On February 5th, in 1944, singer, pianist, composer, guitarist, songwriter, bassist, arranger, percussionist, producer, mandolin player, session musician and co-founding member of Blood Sweat & Tears-Al Kooper (Roosevelt Gook) was born in Brooklyn, NYC, NY. He grew up in Hollis Queens and started playing guitar as a kid. By 1958, he was doing session work for the Royal Teens. When he was 16, he became a songwriter for Sea-Lark Music Publishing. He penned a few hits, before moving to Greenwich in 1965. He met Bob Dylan there, who hired him to play Hammond at his Newport Folk Festival set, and for his 1965-1966 recording sessions. One of the songs Kooper’s featured on is-Like a Rolling Stone. He also was a member of the Blues Project from 1965-1967. He founded Blood Sweat & Tears later in 1967, but left in 1968 right before their debut LP dropped-Child is the Father of Man.
In 1969, he released an LP called-Kooper Session. It features a 15 year-old Shuggie Otis on guitar (Johnny Otis’ son). During the late 60s and early 70s, he continued to do session work for artists like: The Rolling Stones, Cream, B.B. King, the Jimi Hendrix Experience, Alice Cooper and the Who. In 1972, he discovered Lynyrd Skynyrd, producing and playing on their first 3 LPs. He also returned to the Blues Project (1972). The fame generated from his work with Lyndyrd Skynyrd kept him touring, writing and performing from 1972 to 1977. On October 20th, of 1977, 3 members of the band were killed in a plane crash. This halted their momentum. Kooper wrote a heartfelt memoir in 1977 about his music career-Backstage Passes: Rock ‘n’ Roll Life in the Sixties. In the 80s, he started getting into scoring TV series like: Crime Story. He’s 75 today.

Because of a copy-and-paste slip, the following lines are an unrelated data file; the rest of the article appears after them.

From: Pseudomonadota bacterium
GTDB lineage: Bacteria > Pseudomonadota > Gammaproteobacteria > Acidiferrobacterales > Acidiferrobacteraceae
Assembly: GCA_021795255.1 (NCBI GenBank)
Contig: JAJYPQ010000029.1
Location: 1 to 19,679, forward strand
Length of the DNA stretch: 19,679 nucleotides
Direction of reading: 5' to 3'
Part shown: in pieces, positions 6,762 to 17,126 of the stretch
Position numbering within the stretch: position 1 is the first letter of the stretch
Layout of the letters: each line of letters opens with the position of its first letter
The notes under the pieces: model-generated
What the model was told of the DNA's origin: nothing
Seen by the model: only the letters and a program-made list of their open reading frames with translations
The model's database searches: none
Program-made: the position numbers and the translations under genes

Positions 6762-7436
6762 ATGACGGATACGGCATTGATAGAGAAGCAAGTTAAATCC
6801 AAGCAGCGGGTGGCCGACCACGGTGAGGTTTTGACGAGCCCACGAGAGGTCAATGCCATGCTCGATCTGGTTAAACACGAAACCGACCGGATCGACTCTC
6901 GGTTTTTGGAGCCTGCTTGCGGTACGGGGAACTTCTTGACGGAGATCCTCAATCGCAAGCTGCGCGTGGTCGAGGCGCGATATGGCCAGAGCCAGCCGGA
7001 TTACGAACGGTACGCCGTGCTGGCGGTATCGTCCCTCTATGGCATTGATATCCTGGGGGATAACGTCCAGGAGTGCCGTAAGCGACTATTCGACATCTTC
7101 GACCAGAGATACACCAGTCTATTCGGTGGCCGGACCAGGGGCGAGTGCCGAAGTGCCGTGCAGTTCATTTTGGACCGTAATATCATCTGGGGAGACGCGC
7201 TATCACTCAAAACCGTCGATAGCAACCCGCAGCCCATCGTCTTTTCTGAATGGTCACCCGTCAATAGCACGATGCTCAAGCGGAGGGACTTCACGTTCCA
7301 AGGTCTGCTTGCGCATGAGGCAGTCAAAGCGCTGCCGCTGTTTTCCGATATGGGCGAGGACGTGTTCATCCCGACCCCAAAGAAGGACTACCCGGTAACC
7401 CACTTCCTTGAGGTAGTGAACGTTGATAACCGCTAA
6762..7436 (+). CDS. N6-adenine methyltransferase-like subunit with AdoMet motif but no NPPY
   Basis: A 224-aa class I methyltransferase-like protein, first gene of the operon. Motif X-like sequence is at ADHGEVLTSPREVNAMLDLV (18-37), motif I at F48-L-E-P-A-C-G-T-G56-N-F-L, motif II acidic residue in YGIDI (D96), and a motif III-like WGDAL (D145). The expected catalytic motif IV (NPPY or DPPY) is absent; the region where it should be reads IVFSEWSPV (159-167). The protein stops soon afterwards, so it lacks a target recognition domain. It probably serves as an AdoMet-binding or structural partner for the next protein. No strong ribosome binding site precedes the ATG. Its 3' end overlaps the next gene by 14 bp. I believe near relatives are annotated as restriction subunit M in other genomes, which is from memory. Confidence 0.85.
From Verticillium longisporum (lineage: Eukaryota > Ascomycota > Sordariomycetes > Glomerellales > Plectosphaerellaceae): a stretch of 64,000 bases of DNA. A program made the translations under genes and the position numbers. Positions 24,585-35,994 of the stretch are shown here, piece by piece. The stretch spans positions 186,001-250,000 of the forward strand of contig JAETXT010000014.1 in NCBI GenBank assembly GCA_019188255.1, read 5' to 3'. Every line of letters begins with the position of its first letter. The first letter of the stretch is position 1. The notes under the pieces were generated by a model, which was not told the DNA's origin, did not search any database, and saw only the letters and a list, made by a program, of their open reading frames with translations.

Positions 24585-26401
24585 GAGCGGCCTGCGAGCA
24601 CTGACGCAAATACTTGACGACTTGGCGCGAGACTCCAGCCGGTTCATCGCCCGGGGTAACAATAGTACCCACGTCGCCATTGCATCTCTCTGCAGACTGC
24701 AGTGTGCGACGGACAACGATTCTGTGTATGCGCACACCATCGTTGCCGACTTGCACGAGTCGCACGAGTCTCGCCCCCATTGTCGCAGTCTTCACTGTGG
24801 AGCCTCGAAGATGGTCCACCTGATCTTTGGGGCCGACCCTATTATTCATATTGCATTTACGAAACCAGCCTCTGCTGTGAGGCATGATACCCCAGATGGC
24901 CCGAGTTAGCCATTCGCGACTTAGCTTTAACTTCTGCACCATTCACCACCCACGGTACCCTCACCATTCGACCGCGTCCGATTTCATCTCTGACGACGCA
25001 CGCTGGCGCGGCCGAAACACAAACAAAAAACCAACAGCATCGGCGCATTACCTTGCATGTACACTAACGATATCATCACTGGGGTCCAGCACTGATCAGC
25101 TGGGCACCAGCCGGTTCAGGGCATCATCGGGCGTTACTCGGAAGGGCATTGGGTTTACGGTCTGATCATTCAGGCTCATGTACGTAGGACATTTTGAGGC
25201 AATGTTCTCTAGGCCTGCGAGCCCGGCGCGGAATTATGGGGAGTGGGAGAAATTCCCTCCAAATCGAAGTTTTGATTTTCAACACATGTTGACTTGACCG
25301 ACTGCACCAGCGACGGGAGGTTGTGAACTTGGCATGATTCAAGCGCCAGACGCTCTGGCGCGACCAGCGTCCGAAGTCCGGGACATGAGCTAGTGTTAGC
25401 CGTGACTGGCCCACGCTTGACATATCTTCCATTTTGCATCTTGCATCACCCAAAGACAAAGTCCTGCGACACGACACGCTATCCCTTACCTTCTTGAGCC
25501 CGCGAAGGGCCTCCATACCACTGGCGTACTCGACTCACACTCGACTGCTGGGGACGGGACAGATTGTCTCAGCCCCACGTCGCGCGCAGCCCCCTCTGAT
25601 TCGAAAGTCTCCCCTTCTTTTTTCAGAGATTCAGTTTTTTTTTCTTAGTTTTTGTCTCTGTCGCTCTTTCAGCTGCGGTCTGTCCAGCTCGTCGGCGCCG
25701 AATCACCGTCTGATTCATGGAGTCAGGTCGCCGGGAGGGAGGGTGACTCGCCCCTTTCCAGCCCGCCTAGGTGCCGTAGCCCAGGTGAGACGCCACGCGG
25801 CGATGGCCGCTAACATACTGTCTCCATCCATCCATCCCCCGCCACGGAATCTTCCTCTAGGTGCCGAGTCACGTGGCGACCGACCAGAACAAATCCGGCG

On February 5th, in 1969, singer, songwriter, dancer, actor, husband of Whitney Houston, R&B certified Bad boy and original founding member of New Edition-Bobby Brown ( Robert Barisford Brown) was born in Boston, Massachusetts. Bobby grew up in the Roxbury Orchard Park Projects. He started signing up for talent shows at a young age. He wouldn’t really sing, he’d get stage fright and just stand there, as documented in the New Edition Story. It wasn’t until some of the future members of New Edition got on stage with Bobby, that his fright subsided and he actually performed. Bobby wanted to be the lead, the center of attention. He co-founded New Edition in 1978 with Ricky Bell, Traivs Pettus, Michael Bivins and Corey Rackley. Eventually, Ralph Tresvant replaced Rackley and Ronnie DeVoe replaced Pettus. They were not mentioned in the film, nor was the fact that New Edition formed before they became professionals.